Types of Head and Neck Cancer

There are several different types of head and neck cancer, categorized according to the specific tissue or organ where the cancer originates—from cancerous lesions on the lower lip to paranasal sinus tumors deep within the skull. Click on one of the links below for detailed information on each type of cancer, including staging and treatment guidelines.

Tumors of the Nasal Cavity and Paranasal Sinuses

The nasal cavity is the passageway just behind the nose. When we breathe through our nose, air passes through the nasal cavity en route to the pharynx and tracheobronchial tree, which leads into the lungs. The paranasal sinuses are air-filled cavities around the nose.

Nasopharyngeal Cancer

The nasopharynx is the upper part of the throat behind the nose—the nostrils lead into it, and openings on the sides of the nasopharynx connect to the ears.

Cancers of the Oral Cavity

The oral cavity includes all the various parts of the mouth: the lips; the lining inside the lips and cheeks (the buccal mucosa); the bottom of the mouth; the front of the tongue; the front part of the top of the mouth (the hard palate); the gums; and the area behind the wisdom teeth (the retromolar trigone).

Tumors of the Oropharynx

The oropharnyx is the part of the throat at the back of the mouth (the throat is technically known as the pharynx). It's a 5 inch, hollow tube that extends all the way from the nose down to the top of the trachea (the windpipe that leads to the lungs). Parts of the oropharnyx include the back of the tongue, the soft palate (the back part of the roof of the mouth), the tonsils and the part of the throat behind the mouth.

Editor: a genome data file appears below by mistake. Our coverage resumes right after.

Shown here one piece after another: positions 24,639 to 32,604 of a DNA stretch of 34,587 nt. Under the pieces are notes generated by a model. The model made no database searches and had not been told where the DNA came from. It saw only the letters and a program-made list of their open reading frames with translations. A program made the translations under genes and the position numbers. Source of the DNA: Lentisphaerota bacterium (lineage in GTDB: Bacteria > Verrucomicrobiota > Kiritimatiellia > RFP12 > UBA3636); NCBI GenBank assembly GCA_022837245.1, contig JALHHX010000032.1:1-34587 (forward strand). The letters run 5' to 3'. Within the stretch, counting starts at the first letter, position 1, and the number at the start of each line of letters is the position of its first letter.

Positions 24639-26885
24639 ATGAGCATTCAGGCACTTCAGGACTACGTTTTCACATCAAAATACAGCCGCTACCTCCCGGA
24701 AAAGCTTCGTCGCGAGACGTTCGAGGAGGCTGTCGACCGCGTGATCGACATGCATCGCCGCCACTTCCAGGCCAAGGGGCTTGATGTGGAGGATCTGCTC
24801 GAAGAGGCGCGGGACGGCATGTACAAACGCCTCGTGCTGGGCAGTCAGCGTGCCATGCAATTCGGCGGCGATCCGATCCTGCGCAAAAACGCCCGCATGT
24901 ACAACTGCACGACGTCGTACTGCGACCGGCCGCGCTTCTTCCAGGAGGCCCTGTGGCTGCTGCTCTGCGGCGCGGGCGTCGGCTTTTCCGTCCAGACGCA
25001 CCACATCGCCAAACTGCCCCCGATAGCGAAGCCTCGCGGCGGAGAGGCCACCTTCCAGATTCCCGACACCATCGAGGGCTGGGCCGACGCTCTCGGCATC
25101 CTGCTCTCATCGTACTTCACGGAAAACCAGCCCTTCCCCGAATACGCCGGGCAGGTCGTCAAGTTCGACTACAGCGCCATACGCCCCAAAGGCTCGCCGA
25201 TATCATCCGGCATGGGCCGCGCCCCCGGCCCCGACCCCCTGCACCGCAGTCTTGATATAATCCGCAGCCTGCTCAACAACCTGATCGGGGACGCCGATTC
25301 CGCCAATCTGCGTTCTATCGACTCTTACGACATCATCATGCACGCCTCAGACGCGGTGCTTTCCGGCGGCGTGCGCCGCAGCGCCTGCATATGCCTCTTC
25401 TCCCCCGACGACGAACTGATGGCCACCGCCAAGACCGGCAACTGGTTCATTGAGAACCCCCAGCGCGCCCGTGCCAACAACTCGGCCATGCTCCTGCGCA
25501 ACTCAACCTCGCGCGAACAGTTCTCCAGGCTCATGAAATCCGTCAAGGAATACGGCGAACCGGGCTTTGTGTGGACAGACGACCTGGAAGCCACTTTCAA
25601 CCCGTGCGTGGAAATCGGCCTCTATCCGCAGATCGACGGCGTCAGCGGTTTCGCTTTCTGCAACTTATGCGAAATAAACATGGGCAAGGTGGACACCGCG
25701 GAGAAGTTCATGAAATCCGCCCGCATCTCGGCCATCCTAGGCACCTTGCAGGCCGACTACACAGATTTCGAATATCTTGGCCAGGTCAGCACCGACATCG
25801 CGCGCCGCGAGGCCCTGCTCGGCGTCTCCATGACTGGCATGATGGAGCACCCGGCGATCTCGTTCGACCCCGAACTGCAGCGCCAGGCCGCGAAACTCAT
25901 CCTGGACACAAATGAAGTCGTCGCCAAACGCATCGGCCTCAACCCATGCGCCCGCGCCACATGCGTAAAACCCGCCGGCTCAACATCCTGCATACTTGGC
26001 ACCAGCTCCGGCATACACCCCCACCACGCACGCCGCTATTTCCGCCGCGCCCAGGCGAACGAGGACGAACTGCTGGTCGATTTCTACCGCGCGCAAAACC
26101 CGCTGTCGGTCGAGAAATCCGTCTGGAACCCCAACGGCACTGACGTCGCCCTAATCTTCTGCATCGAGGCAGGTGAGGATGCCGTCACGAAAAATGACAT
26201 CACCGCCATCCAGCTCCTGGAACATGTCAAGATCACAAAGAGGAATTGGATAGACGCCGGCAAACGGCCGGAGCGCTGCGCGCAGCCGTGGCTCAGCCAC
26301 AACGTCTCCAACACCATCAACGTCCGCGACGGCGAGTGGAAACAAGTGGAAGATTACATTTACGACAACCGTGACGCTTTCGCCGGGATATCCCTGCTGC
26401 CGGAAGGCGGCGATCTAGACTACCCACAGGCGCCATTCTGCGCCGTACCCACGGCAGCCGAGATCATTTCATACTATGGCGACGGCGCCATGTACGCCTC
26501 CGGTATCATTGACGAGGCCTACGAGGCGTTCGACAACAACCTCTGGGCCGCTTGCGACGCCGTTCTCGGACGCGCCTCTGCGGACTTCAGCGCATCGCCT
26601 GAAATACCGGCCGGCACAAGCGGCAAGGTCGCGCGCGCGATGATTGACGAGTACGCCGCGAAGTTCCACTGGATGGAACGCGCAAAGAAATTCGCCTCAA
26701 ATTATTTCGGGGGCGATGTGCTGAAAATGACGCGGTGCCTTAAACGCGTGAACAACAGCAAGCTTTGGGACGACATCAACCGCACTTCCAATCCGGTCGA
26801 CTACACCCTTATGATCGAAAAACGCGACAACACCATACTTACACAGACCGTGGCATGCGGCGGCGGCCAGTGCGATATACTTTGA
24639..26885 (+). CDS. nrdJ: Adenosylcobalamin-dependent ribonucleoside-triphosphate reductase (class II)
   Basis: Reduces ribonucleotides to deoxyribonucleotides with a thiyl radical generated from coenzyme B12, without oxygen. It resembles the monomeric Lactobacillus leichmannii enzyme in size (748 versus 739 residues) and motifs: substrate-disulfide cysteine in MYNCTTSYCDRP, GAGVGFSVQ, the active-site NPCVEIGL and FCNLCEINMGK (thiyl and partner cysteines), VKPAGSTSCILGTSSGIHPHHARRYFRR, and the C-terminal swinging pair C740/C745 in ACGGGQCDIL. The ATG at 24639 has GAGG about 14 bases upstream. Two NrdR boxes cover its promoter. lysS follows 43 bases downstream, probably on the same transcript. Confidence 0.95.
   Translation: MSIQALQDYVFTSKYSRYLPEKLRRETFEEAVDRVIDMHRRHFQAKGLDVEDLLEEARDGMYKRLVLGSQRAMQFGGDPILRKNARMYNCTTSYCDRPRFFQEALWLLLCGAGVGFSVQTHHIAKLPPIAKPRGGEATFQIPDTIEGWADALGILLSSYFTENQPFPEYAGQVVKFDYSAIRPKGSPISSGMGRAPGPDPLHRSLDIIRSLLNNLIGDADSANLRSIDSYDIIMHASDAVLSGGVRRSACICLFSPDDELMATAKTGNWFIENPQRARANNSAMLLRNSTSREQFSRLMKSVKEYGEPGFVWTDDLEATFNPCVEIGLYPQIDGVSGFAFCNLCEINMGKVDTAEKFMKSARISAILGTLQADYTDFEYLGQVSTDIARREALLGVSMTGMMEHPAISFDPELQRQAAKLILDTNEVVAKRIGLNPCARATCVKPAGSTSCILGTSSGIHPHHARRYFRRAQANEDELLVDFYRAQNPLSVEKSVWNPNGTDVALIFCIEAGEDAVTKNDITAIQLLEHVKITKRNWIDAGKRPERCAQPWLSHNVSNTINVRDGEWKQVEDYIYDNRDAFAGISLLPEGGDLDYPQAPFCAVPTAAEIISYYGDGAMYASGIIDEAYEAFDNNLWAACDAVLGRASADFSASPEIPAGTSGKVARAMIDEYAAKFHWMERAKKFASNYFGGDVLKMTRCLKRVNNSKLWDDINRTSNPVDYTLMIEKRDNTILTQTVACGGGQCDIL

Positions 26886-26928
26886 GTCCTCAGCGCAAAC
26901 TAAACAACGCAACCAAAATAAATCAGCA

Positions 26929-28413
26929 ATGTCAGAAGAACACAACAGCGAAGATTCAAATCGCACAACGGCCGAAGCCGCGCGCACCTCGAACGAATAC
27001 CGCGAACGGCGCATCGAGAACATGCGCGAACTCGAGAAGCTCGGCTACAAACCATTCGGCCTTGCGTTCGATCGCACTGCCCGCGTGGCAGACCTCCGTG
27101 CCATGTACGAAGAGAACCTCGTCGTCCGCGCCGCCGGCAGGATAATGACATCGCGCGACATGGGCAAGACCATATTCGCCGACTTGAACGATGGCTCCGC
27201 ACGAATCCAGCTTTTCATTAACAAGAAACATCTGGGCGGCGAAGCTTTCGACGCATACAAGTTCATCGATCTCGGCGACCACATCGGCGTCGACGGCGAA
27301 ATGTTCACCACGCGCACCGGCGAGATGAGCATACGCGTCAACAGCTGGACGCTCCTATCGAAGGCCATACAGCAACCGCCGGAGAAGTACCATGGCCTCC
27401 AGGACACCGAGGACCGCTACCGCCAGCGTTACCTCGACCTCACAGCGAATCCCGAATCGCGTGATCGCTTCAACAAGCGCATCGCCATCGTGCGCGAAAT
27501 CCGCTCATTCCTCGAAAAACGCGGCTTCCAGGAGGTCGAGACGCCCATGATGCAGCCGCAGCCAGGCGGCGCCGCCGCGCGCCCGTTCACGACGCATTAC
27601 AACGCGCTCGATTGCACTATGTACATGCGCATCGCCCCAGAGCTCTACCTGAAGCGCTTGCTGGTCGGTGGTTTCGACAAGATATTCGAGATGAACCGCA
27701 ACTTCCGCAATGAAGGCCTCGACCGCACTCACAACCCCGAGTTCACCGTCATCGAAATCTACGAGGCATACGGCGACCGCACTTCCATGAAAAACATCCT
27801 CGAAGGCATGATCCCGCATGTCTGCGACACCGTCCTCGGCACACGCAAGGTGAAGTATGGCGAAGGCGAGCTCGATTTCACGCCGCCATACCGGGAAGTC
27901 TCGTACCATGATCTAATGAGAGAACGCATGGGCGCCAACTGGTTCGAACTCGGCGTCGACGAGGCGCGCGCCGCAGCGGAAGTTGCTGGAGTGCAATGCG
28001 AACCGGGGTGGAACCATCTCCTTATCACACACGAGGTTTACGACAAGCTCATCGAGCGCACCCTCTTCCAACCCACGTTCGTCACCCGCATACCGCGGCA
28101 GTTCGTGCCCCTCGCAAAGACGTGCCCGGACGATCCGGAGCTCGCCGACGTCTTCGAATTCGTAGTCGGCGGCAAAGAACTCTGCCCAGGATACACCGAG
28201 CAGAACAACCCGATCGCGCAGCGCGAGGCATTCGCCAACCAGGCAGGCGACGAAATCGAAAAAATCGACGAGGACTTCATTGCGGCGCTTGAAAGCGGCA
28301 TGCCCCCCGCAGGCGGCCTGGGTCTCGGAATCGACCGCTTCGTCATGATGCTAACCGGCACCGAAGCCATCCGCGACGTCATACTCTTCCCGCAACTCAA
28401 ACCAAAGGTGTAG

Hypopharyngeal Tumors

The hypopharynx is the bottom part of the pharynx, or throat. The pharynx is a 5-inch hollow tube that extends from the nose, down the neck to the esophagus. Both air and food pass through the pharynx. The air continues on through the trachea to the bronchi and lungs. Food continues on to the esophagus and digestive system.

Laryngeal Cancer

The larynx is more commonly known as the "voicebox." It's a 2 inch, tube-shaped organ in the neck. Air passes through the larynx on its way into or out of the lungs, and when we talk the vocal cords inside of the larynx tighten up and vibrate, producing sound.

Salivary Gland Cancer

Salivary glands are located throughout the oral cavity. They are responsible for making saliva, a substance that keeps the mouth moist and aids in digestion.

Publication Review By: Stanley J. Swierzewski, III, M.D.

Published: 15 Aug 1999

Last Modified: 07 Dec 2011